LAS VEGAS (CelebrityAccess) — Roy Horn, one half of the famed Las Vegas Entertainment partnership Siegfried & Roy, has died. He was 75.
According to the Los Vegas Review-Journal, a spokesperson for the duo said that Roy died on Friday at MountainView Hospital from complications related to COVID-19.
“Today, the world has lost one of the greats of magic, but I have lost my best friend,” Siegfried Fischbacher said in a statement provided to the Review-Journal. “From the moment we met, I knew Roy and I, together, would change the world. There could be no Siegfried without Roy, and no Roy without Siegfried.
“Roy was a fighter his whole life, including during these final days. I give my heartfelt appreciation to the team of doctors, nurses and staff at MountainView Hospital who worked heroically against this insidious virus that ultimately took Roy’s life.”
The duo rose to fame with a long-running stage show at the theater at Mirage which blended magic with big cats such as lions and tigers. The show ran from 1990 until 2003 when in a horrific onstage accident, Roy Horn was mauled by one of the animals.
Horn spent the next decade in rehabilitation, recovering from injuries sustained during the attack.
Born Uwe Ludwig Horn in Nordenham, Germany in 1944, a family friend of Horn’s was the founder of the Bremen Zoo and provided Horn with his first introduction to exotic animals.
After leaving school at 13, he became a waiter on a cruise ship where he met his future partner Siegfried Fischbacher and launched a performance career.
The duo became popular performers on the European nightclub circuit before they relocated to Las Vegas in 1967.
In 1981, Ken Feld of Irvin & Kenneth Feld Productions launched Beyond Belief show with Fischbacher and Horn as headliners at the New Frontier Hotel and Casino.
Wynn then brought the duo to the Mirage in 1990, creating a lavish stage production that cost a reported $30 million to produce and reinvented the concept of entertainment in Las Vegas.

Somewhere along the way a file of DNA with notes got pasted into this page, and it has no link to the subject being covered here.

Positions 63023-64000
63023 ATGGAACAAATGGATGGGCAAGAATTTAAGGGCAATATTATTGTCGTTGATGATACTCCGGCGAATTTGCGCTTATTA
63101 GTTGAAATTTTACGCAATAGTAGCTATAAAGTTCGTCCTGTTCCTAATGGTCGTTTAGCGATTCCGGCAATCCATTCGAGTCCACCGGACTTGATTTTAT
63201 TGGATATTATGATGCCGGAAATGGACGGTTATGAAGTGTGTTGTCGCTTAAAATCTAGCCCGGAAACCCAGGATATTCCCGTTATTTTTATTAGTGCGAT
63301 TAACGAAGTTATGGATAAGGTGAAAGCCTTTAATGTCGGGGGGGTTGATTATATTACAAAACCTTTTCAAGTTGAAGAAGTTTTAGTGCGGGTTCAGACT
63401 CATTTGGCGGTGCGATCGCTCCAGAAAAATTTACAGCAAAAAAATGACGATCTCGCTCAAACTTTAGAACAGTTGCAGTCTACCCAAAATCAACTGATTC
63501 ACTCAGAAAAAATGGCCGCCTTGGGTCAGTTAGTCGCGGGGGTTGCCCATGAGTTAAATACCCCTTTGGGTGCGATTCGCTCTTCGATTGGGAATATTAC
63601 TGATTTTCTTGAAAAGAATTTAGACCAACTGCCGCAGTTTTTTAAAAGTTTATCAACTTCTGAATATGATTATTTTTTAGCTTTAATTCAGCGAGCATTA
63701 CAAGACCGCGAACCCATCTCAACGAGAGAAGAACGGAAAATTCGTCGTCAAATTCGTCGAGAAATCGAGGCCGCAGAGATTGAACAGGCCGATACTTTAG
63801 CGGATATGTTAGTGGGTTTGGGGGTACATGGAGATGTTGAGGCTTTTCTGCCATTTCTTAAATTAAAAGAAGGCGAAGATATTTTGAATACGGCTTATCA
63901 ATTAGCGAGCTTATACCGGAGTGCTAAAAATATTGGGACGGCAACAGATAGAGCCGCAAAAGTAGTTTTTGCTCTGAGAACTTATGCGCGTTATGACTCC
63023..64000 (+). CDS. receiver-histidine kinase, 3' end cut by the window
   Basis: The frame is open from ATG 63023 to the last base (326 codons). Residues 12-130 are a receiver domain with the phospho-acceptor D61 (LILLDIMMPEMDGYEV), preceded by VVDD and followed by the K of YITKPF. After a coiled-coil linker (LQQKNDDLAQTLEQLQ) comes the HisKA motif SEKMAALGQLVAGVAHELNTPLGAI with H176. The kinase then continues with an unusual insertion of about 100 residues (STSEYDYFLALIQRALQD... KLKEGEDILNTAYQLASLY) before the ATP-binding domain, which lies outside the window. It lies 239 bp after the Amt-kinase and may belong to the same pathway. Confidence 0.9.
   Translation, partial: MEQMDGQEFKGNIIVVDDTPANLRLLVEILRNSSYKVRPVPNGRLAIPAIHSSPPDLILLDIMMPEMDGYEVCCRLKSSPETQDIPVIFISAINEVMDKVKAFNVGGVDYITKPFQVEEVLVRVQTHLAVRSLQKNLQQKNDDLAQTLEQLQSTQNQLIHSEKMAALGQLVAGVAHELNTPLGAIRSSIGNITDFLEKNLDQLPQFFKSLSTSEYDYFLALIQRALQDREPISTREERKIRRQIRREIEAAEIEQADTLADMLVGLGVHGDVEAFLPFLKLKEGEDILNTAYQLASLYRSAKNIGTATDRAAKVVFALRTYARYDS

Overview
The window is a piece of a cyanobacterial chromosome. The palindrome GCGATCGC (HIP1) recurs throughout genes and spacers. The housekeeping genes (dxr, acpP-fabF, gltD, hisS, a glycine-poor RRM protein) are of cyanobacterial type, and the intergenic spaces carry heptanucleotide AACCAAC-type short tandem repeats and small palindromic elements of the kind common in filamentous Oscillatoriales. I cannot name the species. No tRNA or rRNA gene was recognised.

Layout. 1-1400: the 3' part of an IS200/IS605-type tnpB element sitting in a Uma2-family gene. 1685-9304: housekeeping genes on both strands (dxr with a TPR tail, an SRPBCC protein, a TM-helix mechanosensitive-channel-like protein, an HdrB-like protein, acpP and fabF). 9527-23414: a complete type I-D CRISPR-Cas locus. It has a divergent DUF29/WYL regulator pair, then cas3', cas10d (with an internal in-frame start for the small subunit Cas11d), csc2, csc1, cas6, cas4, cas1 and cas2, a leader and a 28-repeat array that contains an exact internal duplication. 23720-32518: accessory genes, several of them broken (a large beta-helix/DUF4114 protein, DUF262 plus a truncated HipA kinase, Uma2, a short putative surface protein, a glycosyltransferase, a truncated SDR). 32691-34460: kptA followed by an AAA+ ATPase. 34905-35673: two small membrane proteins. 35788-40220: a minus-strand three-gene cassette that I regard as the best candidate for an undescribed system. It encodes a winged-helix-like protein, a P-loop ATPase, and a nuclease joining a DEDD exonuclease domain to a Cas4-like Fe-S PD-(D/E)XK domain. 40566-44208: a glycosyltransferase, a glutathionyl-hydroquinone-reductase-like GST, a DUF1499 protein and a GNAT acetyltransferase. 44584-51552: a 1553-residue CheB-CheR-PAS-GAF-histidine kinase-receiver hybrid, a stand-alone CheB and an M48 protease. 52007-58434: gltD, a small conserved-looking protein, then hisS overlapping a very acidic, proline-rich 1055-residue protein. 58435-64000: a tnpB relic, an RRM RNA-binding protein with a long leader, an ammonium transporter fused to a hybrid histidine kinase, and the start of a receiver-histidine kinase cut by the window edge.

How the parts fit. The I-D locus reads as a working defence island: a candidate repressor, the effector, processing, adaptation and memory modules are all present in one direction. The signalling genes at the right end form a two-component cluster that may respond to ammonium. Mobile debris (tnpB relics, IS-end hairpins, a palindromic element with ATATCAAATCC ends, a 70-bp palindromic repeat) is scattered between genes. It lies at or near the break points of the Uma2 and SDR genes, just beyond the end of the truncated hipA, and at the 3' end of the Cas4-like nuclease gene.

At the 5,000-capacity Mirage, Siegfried and Roy would headline 5,750 performances before the accident in 2003.
Longtime Manager Bernie Yuman, told the Review-Journal “Their arrival was the beginning of a new era. They were doing 12 shows a week, sometimes up to 16 shows a week, because of the demand of families coming into Las Vegas. It got to the point that if you went to Las Vegas, you had to see Siegfried & Roy in the same way you had to see the Statue of Liberty when you went to New York.”
Following the accident, the duo returned to the stage for one final show in 2009 as a benefit for the Lou Ruvo Brain Institute and retired from performing in 2010.
The attack, which saw a seven-year-old white tiger named Mantacore pin Roy to the floor and then drag him offstage by his neck, left the performer with a severed spine and multiple severe injuries.
He also suffered a stroke before or during the attack. The duo maintained that the tiger dragged Roy off stage to protect him after he suffered the stroke, but that account has been disputed by the show’s animal trainer.
Following the attack, Siegfried Fischbacher became a caregiver for Horn, according to The Hollywood Reporter and the pair lived at Little Bavaria, an estate in Las Vegas.